A Rogue Librarian's Reading List

{February 10, 2013}   Comics and manga of the week (78 & 79)


I made it through a lot of my Viz backlog this week (but not all of it, I get a lot of manga from Viz) though my comics and manga to read pile is still frighteningly high.

Black Bird, volume 14 and 15 by Kanoko Sakurakouji

  • Volume 14 wraps up the bitter rivalry between Kyo and his elder brother, Sho and volume 15 begins the final arc of the series, where we learn the ultimate, tragic fate of the senka maiden. It turns out marrying a tengu isn’t a good idea. Who knew? This is an interesting look at Japanese mythology though the romance, which borders on obsessive, irks me. My favorite part of the two volumes? Finding out how Sagami fell for his wife. Hilarious.

Dawn of the Arcana, volume 8 by Rei Toma

  • Princess Nakaba tried and failed to use her powers to see the future to catch the criminals plaguing the country of Lithuanel. In the process, she has become caught up in the country’s vicious struggle for succession. Meanwhile Ceasar questions his usefulness and plans to return to his kingdom, alone. I feel like Toma is building up to something big in the upcoming volumes. I look forward to it.

A Devil and her Love Song, volume 7 by Miyoshi Tomori

  • Maria has finally become friends with her classmates but she still struggles to reach Anna, her former best friend. Meanwhile the terrible truth about her past and her mother is beginning to surface. Maria continues to grow in this charming touching series, while staying the blunt girl I love to read about. 🙂

Kamisama Kiss, volume 12 by Julietta Suzuki

  • This volume starts the Himemiko ark. The sweet catfish deity wants nothing more than to marry her human lover, Kotaro. But the lord of another swamp wishes to join their realms through marriage and he has stolen Nanami and her entire temple to facilitate the wedding. But he has underestimated both Nanami and Himemiko; they are going to teach the arrogant lord a lesson. Fantastical fun.

Loveless, volume 9 & 10 by Yun Kouga

  • Ritsuka and Sou continue to search for Seimei and unravel his plots. But first they must save Kio, who has been kidnapped, and face off with a few new fighter-sacrifice pairs. It’s been a long time since I read volume 8 (the series used to be published by the now defunct Tokyopop) so I feel a bit disconnected from the story; I got back into it rather quickly though. There were many interesting revelations about Ritsuka’s brother Seimei and my  personal favorite character, Kio. I have mixed feelings about this series. On the one hand it is beautiful, both visually and thematically. Kouga explores the power of language through her interesting magical system. But it is also a difficult story, full of children who grew up too quickly. It forces us to see that sometimes adults don’t protect kids but are the thing they need to be protected from. And I can’t bear to see Ritsuka hurt.

Sakura Hime, volume 8 & 9 by Arina Tanemura

  • Volume 8 moves a bit away from the fantastical action and drama that made up the earlier volumes. Tanemura offers us a light romantic comedy that brings Sakura and prince Aoba closer together. But soon enough we learn a shocking truth about the prince and we are thrown back into the struggle against Sakura’s vengeful brother. I can’t wait to see what happens next!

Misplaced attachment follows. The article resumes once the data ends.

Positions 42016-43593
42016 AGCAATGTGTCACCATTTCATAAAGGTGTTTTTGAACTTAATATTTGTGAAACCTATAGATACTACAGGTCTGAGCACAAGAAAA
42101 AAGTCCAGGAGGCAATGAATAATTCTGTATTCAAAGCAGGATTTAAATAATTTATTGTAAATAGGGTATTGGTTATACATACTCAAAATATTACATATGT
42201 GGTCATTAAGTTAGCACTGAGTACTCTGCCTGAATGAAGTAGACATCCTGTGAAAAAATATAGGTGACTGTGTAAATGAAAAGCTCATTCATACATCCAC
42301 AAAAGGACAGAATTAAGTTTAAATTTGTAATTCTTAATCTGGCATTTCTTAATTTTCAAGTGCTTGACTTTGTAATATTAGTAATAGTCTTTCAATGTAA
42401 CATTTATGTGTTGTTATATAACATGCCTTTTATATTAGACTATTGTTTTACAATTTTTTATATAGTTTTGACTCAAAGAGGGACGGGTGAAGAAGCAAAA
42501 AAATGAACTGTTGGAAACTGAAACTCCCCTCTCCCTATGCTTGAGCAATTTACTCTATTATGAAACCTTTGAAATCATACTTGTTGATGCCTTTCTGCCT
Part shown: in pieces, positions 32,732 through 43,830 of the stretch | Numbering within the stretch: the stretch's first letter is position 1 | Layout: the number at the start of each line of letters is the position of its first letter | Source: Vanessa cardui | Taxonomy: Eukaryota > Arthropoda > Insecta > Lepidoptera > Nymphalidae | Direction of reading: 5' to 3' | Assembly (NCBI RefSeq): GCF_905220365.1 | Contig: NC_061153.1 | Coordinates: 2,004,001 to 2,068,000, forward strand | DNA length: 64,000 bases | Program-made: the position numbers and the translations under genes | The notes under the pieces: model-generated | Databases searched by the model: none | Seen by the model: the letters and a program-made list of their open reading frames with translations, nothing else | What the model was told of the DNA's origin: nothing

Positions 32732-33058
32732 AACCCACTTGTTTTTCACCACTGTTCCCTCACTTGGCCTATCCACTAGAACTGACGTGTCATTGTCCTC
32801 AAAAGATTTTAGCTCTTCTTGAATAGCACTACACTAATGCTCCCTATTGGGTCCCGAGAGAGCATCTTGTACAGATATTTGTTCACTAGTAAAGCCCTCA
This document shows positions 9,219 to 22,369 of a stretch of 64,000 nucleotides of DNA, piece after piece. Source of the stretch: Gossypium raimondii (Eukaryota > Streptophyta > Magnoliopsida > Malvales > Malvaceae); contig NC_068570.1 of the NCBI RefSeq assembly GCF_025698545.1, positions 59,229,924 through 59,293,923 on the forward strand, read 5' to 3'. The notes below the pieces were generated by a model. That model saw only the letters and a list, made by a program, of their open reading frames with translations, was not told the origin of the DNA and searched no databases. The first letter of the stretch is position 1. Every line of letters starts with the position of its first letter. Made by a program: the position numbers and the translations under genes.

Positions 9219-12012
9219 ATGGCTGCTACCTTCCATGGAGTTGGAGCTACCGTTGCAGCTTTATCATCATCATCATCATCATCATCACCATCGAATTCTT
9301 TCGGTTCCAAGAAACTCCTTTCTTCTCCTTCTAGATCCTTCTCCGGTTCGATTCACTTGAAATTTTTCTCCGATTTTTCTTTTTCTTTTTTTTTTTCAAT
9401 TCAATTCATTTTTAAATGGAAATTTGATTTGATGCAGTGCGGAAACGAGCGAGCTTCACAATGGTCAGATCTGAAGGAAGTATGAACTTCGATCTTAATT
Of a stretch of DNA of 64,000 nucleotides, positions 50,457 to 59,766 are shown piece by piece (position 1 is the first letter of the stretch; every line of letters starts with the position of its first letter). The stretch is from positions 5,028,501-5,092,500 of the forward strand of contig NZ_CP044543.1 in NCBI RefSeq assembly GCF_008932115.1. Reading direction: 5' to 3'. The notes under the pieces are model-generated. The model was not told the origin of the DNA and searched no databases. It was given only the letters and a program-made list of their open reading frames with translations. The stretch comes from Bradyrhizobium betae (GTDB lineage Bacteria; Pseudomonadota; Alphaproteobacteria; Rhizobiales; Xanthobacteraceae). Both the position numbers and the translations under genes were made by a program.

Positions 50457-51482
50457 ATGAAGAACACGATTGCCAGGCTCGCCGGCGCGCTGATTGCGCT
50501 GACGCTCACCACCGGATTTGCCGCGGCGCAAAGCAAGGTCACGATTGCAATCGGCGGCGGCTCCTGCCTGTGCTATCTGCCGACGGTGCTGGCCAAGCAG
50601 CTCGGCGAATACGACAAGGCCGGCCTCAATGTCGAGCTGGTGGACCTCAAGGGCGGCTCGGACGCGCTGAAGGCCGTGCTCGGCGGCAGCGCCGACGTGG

Scott Pilgrim, volume 1 & 2 (color edition) by Bryan Lee O’Malley

  • Scott is out of school, out of work and living in a tiny apartment with his gay best friend. He’s the bassist for Sex Bob-Omb and recently started dating a high school girl. But when Ramona enters his life – and his dreams – everything changes. In order to stay with her, he’ll have to defeat her 7 evil boyfriends. Scott Pilgrim is part romance, part video game-inspired insanity and jsut plain fun. The color is absolutely gorgeous. If I didn’t know better I would have thought it was meant to be there all along so kudos to the colorist,Nathan Fairbairn.

Skip Beat!, volume 30 by Yoshiki Nakamura

  • Ren has been fooled everyone on the set into believing that he is the actor Cain Heel but living in close quarters with Kyoko, who is pretending to be his sister, is testing his self-control. But his role as the serial killer BJ is harder than he imagined; it is awakening the violent aspects of his own personality and reminding his of a past he’d rather forget. This is not my favorite volume of the series. I prefer a bit more focus on Kyoko but this remains a unique and entertaining shojo manga.

Slam Dunk, volume 26 by Takehiko Inoue

  • The Shohoku basketball team is actually holding its own against the 3 time national champions Sannoh. Coach Anzai surprises everyone by running the offense through Sakuragi and he proves once again how much he’s grown in a short amount of time. 5 volumes left and the intensity just keeps increasing. I love sports manga and this is one of the great ones.

Stepping on Roses, volume 9 by Rinko Ueda

  • This is the finally volume of Ueda’s melodramatic Taisho era love story. Sumi is being forced to marry Nozumu in order to protect her family and the man she loves, Soichiro. Nozomu is terrifying in the volume: jealous and possessive to the point of insanity. It gave me chills. But, of course, all turns out well in the end.

Vampire Knight, volume 14 & 15 by Matsuri Hino

  • Though he said he wanted to spend eternity with Yuki, Kaname suddenly starts killing pure blood and aristocrat vampires and disappears. Yuki is left to take over the rule of the vampires and mend the fragile truce with the humans. Yuki is really starting to come into her own. She was always a physically strong character but we’re starting to see her determination and her courage too. I’m not crazy about vampire romances but this is a pretty good one, and beautifully illustrated.

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